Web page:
== Post Update ==
Comment from Looney to this post has sparked my attention, so I think it's good to copy his comment and my reply to him below:

I am all for alternate energy, but not not if the government picks the technology and then pours billions of taxpayer money into it, or forces people to buy products through regulation. We have this all over California, but none of it is economically viable, the economy is slowly dying, and it still hasn't reduced the use of fossil fuels.

I know from media that Governor California Arnold Schwarzenegger is very concerned to the issue of global warming. My admiration for his efforts to fight against global warming. I don't know exactly what happened there, but let me try to just write my view below:
  1. The government involvement (and international agreement) can play a major role. And about the fund it certainly needed for big project. Now I'm difficult to find AC that still using Freon (CFC) in the stores. That's because of Montreal Protocol and I think that's good.
  2. To achieve the viable level economically then the law of demand and supply also play a role.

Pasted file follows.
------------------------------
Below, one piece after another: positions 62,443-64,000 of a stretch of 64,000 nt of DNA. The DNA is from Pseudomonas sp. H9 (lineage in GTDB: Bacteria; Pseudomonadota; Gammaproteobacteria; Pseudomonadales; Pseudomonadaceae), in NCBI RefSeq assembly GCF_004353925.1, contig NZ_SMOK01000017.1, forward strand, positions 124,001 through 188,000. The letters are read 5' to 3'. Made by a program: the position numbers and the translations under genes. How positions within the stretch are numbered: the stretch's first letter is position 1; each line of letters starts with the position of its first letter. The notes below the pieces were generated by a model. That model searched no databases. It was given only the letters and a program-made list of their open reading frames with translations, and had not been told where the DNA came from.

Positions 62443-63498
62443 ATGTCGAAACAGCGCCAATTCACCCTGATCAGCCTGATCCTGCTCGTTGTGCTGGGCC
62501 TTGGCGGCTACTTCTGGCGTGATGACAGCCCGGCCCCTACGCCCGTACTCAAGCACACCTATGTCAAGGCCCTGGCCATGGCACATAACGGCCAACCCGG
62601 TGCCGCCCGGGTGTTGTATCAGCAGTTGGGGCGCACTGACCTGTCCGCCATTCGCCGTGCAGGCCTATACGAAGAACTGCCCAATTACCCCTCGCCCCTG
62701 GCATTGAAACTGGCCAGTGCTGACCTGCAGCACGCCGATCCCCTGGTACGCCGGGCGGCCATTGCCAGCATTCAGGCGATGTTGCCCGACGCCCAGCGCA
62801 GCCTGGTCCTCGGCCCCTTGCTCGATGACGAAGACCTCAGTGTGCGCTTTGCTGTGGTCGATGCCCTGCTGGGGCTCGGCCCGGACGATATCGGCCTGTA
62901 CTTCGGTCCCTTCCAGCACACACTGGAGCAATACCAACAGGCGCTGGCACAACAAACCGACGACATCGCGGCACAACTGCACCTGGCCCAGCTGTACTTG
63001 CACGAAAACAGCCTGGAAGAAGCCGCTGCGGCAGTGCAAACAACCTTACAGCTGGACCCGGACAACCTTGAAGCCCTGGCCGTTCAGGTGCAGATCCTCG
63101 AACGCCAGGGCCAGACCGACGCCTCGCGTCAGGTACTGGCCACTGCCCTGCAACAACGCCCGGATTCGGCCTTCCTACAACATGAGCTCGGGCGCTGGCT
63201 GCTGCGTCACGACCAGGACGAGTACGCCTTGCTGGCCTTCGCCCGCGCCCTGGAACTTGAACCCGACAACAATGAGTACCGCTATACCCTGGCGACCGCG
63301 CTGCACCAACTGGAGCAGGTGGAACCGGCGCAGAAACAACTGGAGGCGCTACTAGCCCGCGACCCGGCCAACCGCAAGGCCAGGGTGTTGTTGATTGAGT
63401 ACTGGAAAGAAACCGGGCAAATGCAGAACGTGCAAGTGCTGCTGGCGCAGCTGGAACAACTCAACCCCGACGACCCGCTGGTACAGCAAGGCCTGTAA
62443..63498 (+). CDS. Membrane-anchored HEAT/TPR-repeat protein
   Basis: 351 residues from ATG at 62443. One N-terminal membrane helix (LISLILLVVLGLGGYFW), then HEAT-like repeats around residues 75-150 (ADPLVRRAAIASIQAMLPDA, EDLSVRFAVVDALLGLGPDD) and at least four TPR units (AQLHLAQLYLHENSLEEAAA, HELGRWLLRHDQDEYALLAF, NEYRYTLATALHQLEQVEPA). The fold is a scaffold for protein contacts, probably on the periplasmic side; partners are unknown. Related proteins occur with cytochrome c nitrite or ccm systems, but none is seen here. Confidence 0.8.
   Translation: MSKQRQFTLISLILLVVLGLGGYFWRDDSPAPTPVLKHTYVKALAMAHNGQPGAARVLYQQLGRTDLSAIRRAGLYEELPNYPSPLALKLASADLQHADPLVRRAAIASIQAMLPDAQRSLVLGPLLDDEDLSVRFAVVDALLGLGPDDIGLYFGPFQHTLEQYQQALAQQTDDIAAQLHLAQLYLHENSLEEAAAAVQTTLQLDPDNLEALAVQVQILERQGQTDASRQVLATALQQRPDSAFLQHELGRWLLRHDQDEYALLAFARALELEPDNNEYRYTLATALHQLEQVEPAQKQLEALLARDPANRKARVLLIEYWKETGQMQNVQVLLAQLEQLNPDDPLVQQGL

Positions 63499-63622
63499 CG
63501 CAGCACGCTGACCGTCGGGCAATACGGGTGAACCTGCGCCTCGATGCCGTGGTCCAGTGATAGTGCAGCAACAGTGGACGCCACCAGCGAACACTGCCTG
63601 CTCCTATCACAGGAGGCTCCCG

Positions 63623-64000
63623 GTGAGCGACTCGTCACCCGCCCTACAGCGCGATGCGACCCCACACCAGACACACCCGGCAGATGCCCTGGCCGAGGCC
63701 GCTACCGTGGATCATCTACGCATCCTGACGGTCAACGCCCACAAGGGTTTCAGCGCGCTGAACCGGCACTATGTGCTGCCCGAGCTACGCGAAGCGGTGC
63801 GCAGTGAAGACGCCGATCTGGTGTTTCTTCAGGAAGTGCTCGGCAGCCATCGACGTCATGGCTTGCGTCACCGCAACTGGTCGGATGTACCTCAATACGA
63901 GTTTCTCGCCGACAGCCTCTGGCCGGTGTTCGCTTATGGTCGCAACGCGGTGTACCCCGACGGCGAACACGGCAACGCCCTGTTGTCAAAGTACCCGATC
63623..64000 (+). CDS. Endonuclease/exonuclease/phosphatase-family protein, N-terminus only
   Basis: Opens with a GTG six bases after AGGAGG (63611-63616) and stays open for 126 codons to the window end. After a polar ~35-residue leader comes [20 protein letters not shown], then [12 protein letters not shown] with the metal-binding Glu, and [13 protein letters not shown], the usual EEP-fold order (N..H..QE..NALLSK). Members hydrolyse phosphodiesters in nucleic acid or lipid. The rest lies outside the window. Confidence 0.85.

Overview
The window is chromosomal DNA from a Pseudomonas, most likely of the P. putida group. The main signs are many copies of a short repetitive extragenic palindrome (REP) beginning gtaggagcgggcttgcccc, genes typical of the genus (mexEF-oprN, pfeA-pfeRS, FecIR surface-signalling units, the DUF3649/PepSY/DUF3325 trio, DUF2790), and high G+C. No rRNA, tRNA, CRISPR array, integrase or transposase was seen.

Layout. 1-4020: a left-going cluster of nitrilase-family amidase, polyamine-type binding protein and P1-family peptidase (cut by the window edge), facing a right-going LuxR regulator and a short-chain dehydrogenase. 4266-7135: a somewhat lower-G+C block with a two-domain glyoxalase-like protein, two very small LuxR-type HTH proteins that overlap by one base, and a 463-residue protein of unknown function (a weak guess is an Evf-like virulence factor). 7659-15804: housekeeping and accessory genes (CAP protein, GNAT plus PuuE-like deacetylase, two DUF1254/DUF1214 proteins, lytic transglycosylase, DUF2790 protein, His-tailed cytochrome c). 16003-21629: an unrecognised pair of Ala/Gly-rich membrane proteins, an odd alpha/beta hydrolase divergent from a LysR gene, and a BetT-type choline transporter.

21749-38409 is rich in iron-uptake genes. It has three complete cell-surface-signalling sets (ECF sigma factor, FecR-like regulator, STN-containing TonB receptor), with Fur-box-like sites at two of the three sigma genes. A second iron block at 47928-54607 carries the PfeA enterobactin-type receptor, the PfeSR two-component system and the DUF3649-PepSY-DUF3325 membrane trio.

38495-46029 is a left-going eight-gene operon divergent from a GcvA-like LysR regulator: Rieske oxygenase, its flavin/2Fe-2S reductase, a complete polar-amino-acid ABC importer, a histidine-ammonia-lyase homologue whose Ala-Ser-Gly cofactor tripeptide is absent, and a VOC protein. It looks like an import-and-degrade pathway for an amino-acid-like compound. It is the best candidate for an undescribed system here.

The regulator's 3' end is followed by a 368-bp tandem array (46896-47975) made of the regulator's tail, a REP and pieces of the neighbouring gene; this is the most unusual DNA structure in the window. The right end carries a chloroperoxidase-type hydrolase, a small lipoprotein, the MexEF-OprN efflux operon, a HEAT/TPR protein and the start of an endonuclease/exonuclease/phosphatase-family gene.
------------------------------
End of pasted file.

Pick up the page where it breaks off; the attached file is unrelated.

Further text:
3. If the demand (users) increases, then by naturally the manufacturer in cooperation with scientists will be racing to think hard to create products that are cheap and economically feasible. I think manufacturer still wait and see before pouring a billion dollar fund to produce green products massively. Demand is still a key.
  4. Government should support the development of adequate infrastructure to support the program. Takes an example in the implementation of the use of LPG (liquefied petroleum gas) for cars in Jakarta. Don't ask how much LPG stock for vehicles, for home purpose often out of stock. Besides, the number of LPG filling stations for vehicles is still limited. Not available even on each capital city of province in Indonesia. It does not means LPG is a green energy but only an example of the availability of adequate infrastructure which it must be supported by government.
I think a little push from government through regulations and international agreement is necessary. See how this world fight Freon / CFC. Unfortunately, Schwarzenegger with California alone is not enough and Indonesia is still far behind in the use of green energy.